sphere. One relates to temporal and the other to spiritual matters; and hence one embraces the great truth that the citizen should "render unto Cæsar the things that are Cæsar's"; the other, that he should render "unto God the things that are God's." The organisms that administer these curricula must necessarily differ. The comprehensive specialty of the Church is faith in a revealed religion. This, according to each sectarian creed, must be taught by the Church. The distinguishing specialty of the state is law, and obedience to this arbiter is the foundation on which the "life, liberty, and the pursuit of happiness" are guaranteed to the citizen, and must be taught by secular schools, either permitted directly or aided by the state. These organisms have each a special work. And while the state could teach religion as well as the Church could make and enforce laws regulating all state matters and the duty of the citizen, in doing this, each must necessarily abandon its own specialty; so that, while these organisms exist separate, as in America, each must pursue its own specialty. In no other way can the proper support of the several arbiters be maintained.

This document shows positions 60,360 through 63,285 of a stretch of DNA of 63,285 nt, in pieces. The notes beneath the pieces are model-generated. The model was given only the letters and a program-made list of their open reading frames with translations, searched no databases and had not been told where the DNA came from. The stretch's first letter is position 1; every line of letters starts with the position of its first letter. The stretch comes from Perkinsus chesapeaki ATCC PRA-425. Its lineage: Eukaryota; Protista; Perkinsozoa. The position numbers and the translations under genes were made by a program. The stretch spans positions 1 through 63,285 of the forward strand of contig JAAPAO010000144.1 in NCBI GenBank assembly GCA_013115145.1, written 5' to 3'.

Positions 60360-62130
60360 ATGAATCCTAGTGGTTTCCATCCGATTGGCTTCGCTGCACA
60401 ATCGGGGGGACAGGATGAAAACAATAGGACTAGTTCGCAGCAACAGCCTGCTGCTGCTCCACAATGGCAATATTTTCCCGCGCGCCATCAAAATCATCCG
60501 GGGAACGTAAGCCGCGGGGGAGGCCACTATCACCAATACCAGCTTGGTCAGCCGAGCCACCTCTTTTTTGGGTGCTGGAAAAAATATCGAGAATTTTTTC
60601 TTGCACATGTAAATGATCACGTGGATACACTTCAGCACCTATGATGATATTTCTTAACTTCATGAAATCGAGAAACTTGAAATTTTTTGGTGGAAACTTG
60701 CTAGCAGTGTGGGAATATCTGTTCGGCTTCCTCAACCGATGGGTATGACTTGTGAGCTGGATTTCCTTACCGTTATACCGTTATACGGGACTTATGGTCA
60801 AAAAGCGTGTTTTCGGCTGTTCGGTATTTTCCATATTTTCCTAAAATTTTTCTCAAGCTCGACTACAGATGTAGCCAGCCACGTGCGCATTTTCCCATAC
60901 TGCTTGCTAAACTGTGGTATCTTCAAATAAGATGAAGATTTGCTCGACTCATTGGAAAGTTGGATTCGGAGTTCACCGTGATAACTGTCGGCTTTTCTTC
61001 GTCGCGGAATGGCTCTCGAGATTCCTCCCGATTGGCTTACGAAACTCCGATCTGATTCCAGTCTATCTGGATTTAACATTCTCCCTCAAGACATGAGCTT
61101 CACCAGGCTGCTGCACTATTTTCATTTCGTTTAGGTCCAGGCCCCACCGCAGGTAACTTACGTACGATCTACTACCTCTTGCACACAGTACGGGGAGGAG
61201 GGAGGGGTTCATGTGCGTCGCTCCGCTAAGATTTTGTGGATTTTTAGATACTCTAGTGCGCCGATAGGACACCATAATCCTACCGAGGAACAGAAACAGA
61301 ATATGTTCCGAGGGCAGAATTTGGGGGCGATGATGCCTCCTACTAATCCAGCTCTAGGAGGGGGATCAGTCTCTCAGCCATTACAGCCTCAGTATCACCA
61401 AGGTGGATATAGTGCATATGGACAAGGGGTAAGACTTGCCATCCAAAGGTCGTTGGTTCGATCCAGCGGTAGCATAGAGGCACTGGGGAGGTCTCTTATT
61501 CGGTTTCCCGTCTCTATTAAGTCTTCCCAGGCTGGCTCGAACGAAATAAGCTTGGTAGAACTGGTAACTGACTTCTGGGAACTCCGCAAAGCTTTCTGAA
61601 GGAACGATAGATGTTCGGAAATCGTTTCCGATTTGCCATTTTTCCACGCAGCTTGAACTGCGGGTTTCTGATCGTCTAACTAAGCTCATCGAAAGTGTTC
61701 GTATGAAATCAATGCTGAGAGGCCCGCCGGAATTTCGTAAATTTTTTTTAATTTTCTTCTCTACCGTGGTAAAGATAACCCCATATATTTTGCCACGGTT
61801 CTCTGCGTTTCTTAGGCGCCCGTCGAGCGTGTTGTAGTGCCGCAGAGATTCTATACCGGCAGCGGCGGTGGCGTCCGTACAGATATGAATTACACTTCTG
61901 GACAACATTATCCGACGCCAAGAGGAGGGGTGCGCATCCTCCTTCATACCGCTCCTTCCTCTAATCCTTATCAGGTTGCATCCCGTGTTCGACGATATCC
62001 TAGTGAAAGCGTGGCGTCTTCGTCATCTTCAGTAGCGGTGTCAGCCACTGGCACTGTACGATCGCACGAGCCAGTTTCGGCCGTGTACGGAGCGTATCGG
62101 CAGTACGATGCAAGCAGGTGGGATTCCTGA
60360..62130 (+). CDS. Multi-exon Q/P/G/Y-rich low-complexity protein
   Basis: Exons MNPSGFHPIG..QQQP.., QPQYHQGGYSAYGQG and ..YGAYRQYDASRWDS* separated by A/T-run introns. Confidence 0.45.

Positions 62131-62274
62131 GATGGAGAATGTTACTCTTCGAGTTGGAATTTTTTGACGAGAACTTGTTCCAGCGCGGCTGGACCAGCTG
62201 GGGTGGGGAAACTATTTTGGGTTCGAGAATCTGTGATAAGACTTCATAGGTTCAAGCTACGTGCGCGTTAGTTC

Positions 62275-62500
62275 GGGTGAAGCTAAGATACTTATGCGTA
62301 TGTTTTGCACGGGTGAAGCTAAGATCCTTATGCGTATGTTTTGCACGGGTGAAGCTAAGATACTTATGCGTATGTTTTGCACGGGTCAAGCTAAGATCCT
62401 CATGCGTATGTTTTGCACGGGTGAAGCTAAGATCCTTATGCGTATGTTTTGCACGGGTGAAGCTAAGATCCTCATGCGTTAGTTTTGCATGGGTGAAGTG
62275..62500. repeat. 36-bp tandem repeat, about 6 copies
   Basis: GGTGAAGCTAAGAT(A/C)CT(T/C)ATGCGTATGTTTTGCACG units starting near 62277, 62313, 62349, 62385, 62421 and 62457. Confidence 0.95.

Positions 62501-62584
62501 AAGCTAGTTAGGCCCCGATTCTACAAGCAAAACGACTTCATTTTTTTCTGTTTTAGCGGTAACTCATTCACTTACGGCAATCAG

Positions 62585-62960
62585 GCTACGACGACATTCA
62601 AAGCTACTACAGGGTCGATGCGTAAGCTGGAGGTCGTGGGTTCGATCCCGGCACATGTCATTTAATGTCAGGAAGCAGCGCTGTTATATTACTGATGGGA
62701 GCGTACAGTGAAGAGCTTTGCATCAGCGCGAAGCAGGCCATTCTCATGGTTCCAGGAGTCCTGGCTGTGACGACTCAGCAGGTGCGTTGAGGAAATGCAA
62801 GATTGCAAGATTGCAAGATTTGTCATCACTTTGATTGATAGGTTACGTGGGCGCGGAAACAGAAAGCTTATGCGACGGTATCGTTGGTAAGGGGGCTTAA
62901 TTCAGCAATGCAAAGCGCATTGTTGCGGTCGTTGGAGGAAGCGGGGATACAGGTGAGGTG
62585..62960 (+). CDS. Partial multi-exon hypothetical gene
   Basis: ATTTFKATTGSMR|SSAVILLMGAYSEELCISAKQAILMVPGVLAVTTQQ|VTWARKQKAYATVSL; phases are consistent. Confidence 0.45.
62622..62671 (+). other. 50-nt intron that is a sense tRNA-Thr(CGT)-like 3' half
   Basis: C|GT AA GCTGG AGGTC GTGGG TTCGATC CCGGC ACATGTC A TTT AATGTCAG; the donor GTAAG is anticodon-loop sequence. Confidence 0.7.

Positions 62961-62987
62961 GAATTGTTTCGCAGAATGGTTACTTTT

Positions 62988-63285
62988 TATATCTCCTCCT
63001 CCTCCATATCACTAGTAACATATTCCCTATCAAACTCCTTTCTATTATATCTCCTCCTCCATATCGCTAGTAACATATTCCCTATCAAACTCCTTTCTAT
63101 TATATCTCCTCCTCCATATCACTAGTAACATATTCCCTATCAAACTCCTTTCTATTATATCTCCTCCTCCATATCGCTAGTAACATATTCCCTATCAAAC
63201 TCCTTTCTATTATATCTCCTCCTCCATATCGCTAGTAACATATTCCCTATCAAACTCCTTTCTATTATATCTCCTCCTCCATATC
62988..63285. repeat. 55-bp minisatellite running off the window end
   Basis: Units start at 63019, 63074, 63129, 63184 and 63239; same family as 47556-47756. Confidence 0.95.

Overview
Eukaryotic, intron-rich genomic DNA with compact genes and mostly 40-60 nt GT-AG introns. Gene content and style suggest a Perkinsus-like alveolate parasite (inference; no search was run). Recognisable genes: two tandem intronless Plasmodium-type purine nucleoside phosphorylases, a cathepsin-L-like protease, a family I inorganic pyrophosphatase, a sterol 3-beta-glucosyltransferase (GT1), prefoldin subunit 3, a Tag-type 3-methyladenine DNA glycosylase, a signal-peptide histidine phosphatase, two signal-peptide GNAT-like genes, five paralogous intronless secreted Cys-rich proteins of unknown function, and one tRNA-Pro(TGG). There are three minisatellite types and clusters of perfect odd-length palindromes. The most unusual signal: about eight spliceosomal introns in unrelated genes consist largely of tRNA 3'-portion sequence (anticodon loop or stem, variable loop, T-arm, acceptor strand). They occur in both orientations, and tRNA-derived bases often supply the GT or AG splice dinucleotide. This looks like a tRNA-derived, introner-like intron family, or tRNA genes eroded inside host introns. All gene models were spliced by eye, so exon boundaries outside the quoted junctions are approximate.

The argument, therefore, of Mr. Herbert, above quoted, against a national system of education for the reasons stated or implied, is unsound, and of no possible application. He has presented no argument against a national system of education that would not apply as well in in any other case of enforced taxation. Substitute a national system of imposts, a tariff, instead of a national system of education, and ask his questions, and the same answers must be given. Thus: "Does a national Church compel some to support a system to which they are opposed? So does a national system of imposts. Does the one exalt the principle of majorities over the individual conscience? So does the other. Does a national Church imply a distrust of the people, of their willingness to make sacrifices, of their capacity to manage their own affairs? So does a national system of imposts." Now, it is evident that the results here arrived at prove nothing more than this: that an enforced tax, however imposed, must necessarily result as stated; some will be opposed, majorities will be exalted, and even some slight foundation afforded for the startling implication of distrust in the voluntary action of the people, as a whole, in the matter concerned.
But we can not conclude that this religious argument in any way militates against the argument in favor of national education. The argument in favor of a national tariff, though oppressive to some, is only such oppression as minorities must endure in any species of legislation, whether for the promotion of virtue or the suppression of vice. But there is still a more complete answer to this religious argument, as used by Mr. Herbert. Over matters of conscience the higher law has dominion; but only over intentional acts has human legislation any rightful control. The control of men's actions lies within, but